2021 was the year of prolific job scams in a desperate time. While it's easy to spot some fake profiles in what seems almost an insult, attackers have greatly evolved their tactics to appear as legitimate as possible. For prime targets, criminals will build out a decent profile and connect with all your LinkedIn connections before ever reaching out to you directly in an attempt to build veracity. And some go even more in-depth, carrying out prolonged interview processes to further legitimize the ruse.

Ohad shared one particular attack that originated from North Korea. Posing as a recruiter for the multinational corporation of Boeing the attacker(s) reached out to individuals with specific positions, complete with detailed job description, and pushed to speak further off platform via phone. From there, the scam prolonged over a period of 7-12 days per 'candidate'. This in-depth back and forth allowed the attackers to build trust while learning the pattern of the target's availability to make their attack more successful.

When it came time to send documents with more details about the job to the target, attackers were instigated the final stage of their attack that involved sending a legitimate document for download, however, it was such that only one of the multi-page document was visible. This prompted the victim to then initiate contact with the attacker to troubleshoot. At this point the malicious software was sent to 'aid' the victim in viewing the full document which in reality is now a executable file with malicious code. 

Hear a dramatized account of a real-life scam via LinkedIn 


How to Defend Against These Attacks?

Zaidenberg is quick to point out that the individuals in an organization should not be punished for falling prey to an attack that affects the organization. Yet the business is responsible for ensuring employees are trained to identify common attacks and have regular awareness campaigns beyond generic emails and training no one pays attention to. 

Communicating business impact is an important factor to include in helping employees understand attacks can affect the ability of a company to make payments, send paychecks, or even shut down operations for a period of time.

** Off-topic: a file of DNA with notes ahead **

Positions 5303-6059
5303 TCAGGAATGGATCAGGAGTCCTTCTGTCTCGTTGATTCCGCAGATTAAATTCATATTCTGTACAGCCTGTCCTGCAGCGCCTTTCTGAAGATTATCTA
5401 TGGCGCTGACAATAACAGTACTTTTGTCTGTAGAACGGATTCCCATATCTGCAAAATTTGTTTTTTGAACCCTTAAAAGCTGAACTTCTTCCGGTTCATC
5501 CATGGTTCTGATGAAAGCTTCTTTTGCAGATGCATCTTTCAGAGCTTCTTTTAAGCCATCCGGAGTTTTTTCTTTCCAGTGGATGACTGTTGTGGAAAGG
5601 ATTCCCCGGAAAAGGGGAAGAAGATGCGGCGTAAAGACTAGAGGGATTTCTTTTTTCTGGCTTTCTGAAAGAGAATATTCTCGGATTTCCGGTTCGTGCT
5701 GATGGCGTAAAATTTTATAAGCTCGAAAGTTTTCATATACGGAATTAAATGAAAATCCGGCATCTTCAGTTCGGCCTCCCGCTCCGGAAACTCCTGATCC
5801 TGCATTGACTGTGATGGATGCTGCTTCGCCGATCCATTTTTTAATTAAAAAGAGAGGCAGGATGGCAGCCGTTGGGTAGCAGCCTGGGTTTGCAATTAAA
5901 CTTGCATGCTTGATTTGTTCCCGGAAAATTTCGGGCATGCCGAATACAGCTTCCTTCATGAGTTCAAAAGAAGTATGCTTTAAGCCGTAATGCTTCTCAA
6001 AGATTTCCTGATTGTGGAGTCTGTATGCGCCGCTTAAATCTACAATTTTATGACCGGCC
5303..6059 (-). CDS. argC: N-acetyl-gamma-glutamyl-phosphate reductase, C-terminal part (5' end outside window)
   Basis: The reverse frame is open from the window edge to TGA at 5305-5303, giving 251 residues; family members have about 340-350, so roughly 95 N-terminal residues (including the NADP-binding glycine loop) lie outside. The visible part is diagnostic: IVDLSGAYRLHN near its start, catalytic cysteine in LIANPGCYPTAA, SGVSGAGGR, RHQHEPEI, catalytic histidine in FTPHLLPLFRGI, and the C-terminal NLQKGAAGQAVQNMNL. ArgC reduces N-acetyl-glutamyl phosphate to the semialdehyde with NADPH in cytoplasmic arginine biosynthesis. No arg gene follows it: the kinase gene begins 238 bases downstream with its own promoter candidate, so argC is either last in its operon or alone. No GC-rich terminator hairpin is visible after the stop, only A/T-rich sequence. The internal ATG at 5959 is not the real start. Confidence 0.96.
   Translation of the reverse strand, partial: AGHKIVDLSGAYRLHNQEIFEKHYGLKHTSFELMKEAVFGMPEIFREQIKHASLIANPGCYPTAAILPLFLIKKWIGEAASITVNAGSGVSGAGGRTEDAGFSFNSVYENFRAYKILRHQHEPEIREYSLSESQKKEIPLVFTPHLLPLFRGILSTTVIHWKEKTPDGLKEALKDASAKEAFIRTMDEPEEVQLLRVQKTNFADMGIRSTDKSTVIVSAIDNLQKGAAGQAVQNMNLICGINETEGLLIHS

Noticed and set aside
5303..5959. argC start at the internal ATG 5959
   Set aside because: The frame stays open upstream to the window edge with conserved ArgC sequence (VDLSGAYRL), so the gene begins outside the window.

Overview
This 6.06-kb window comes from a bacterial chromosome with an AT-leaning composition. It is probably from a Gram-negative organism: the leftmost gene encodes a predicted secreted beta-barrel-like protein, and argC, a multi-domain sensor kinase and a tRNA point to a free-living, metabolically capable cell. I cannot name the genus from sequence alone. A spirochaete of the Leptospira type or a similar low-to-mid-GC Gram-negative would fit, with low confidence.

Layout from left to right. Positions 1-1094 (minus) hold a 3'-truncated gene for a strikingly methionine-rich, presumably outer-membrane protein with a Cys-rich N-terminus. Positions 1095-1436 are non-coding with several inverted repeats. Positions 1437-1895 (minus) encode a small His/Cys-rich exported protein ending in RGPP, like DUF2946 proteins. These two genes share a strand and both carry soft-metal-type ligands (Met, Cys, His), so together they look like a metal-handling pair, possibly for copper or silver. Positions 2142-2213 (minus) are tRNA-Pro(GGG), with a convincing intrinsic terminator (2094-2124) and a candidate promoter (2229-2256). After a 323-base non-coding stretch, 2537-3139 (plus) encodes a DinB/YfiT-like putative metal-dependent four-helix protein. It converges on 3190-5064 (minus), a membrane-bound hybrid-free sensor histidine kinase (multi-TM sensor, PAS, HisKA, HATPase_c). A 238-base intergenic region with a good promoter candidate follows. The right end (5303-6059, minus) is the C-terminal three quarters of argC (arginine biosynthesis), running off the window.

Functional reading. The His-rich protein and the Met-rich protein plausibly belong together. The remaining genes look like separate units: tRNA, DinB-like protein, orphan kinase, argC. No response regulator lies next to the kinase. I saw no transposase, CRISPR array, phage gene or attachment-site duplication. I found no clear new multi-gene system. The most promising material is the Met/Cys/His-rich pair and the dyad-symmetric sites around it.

A good awareness program includes clear communication how employees should report any instances of an attack as well. Having a reporting channel is not effective if it's not promoted and encouraged.


CTI League

If we have the information, why don't we share it?

As COVID 19 ramped up back in 2020-21, Ohad noticed a rise in attacks against healthcare organizations, mainly hospitals. He was motivated to step up and do something about it understanding the limited resources healthcare typically has. As such he established the CTI League (Cyber Threat Intelligence) making it a collaborative effort from the global security community. Originally, it was positioned to address the need during the peak of COVID and now they are working to shift the organization to be a long-term support arm for the healthcare community with a mission to:

  1. Reduce the level of threat by preventing cyber-attacks.
  2. Neutralize cyber threats looking to harm hospitals and public healthcare
  3. Support the law enforcement organizations in their fight against threats that are a danger for the public safety.
  4. Create a disinformation resilience for the healthcare sector

CTI League has enjoyed strong support from institutions such as CISA and well-respected figures within cyber such as Christopher Krebs and were recognized by SANS as the recipient of the 2020 Difference Maker Award


Tips for NonProfits and Healthcare

  • "In a lot of cases, people think of cybersecurity as a whole strategy that you need to develop for years before you begin. Start somewhere. Expand your capabilities. Put more walls. Invest in cyber threat intelligence - just read blogs online. There are so many blogs out there and see threat actors...keep reading it and look at social engineering attacks...If you invest in learning the tactics, techniques, and procedures, you don't need to be technical."
  • Know what the cyber authority is in your country and utilize their resources. CISA for the United States, Israel has the Israel National Cyber Directorate
  • For individuals who want to learn more, simply start researching 'social engineering campaign' and begin educating yourself and begin to see yourself as part of the 'game'. "Understand this is a real threat and anyone can be attacked. Then start to understand who can attack me and how can I protect myself from this."

"When you are more aware, you are more secure."

Connect with Ohad on LinkedIn and while you're there check out our Security Awareness Manager community.


Looking for awareness training that is short, relevant and engaging? Check out Wizer’s free security awareness video library.